There are no mandates, and the reimbursement is optional. So, yes, an Oregon carrot can get included in the mixed vegetables. However, the more Oregon foods are purchased, then the mroe school districts would be reimbursed. So instead of simply adding an Oregon carrot to mixed vegetables, it would be more advantageous to create mixed vegetables out of ALL Oregon vegetables.

    And you are correct about the packaging & processing. More direct lanugage:

    HB 2800 allows state dollars to be used for any foods that are produced, packaged, packed or processed in Oregon. This means schools could be reimbursed for foods that have only a small portion of their production chain located in Oregon. For example, apples that are grown in New Zealand but sorted into bags in Oregon would be included. Economic analysis indicates production and processing of Oregon products require more labor than packing and packaging items from other locations.

    If you think "Well, why should my state tax dollars go towards packaging apples from New Zealand" keep in mind those are Oregonians who are packaging those jobs and processing other food IT is probably in the best interest of the state's economy to keep these industries thriving, ideally from packaging and processing Oregon-grown food, but imported food as well.

    While you suggest that more affluent suburban schools would benefit more from this bill, consider that 50% of Multnomah County school districts currently purchase Oregon products, and 57% of school districts in Washington County. Meanwhile, 100% of school districts in Crook, Deschutes, and Sherman counties purchase Oregon products. I'm not sure how affluent or suburban these counties might be. If you suggest that inner city schools (do you mean North Portland?) desperately need the farm-to-school "magic wand" I would agree with you, as would plenty of other F2S advocates.

    Thanks for your comment!

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      Sorry, Kyle, not buying it. First off, as the pdf states, it's 15c a meal, so a single Oregon carrot (or, a single product with a new label on it) counts. A single cracker with a new label on it would still count. That seems wrong to me.

      As for an 'Oregon Business' that does the relabeling, how many people do you think that takes? I've been in plenty of manufacturers who can do relabeling via machine. Or perhaps a single guy with a label gun. That is hardly in the spirit of the law, but very much in the spirit of corporate America.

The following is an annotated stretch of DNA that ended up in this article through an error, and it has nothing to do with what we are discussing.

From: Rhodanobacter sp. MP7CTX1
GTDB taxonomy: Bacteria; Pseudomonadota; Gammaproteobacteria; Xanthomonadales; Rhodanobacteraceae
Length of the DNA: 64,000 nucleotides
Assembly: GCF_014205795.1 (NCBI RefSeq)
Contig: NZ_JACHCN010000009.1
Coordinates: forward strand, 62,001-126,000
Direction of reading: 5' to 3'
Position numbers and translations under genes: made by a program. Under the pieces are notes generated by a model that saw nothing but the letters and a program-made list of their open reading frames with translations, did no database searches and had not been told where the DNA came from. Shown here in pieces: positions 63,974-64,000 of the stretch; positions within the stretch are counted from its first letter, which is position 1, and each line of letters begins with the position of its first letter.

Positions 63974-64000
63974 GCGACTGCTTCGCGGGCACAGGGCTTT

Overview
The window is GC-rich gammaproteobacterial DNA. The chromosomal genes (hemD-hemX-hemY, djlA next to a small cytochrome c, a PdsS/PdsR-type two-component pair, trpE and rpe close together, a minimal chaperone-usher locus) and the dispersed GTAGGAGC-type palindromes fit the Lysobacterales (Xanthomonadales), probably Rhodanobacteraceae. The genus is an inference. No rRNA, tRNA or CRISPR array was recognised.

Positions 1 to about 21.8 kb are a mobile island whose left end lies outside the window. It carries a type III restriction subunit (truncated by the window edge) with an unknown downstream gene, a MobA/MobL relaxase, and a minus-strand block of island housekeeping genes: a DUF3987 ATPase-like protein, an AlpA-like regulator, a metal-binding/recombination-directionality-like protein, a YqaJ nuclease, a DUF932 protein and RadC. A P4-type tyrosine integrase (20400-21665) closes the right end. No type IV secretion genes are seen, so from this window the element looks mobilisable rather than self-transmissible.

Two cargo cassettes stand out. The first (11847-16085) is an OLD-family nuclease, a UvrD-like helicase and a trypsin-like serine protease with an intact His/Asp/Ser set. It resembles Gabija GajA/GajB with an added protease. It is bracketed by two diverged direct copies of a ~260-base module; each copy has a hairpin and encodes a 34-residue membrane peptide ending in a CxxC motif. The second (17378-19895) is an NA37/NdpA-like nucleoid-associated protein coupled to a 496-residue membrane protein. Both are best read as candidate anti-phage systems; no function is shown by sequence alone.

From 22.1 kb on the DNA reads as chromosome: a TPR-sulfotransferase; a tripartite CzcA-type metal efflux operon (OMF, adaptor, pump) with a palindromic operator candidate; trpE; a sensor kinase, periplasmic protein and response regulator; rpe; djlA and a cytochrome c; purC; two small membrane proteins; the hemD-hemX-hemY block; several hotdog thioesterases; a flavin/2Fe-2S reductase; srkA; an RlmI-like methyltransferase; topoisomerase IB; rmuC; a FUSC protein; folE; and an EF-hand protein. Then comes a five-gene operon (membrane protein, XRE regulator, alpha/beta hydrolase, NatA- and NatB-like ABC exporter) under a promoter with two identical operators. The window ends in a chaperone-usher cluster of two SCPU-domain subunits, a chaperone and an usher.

I'm curious where you get your numbers from. When I was in school in Oregon, the supplies came from Armark (Philadelphia).

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        Jason, I'm sorry but your comments remind me of the doom-and-gloom I heard daily about Obama's health care plan when I was a congressional intern. About how if it were to pass, the government would undercut and regulate health care to the point where private insurance companies would all go bankrupt when in truth the health care plan was a boon for the private sector health companies.

        I provided a link in an earlier response to the full assessment. The methodology used in the assessment was looking at existing purchasing habits by school districts from local farms and producers and then extrapolated from those figures. So while it might be all right for you to hypothesize about the "single carrot" I might suggest looking at the actual local products purchased by school districts and used in their meals.

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    Also, as for it being a "fantastic idea" that needs "serious consideration before it becomes law," this is the point Suzanne Briggs of running some research or pilot projects to see how to best turn this fantastic idea into reality and not just as an idea. Keep in mind the current version of the bill is asking for 90% less than the $20 million amount requested in the original version, which is the perfect amount to fund pilot projects in a handful of school districts throughout the state to best see how a successful farm-to-school program would work without overburdening either the school district or the state Department of Education.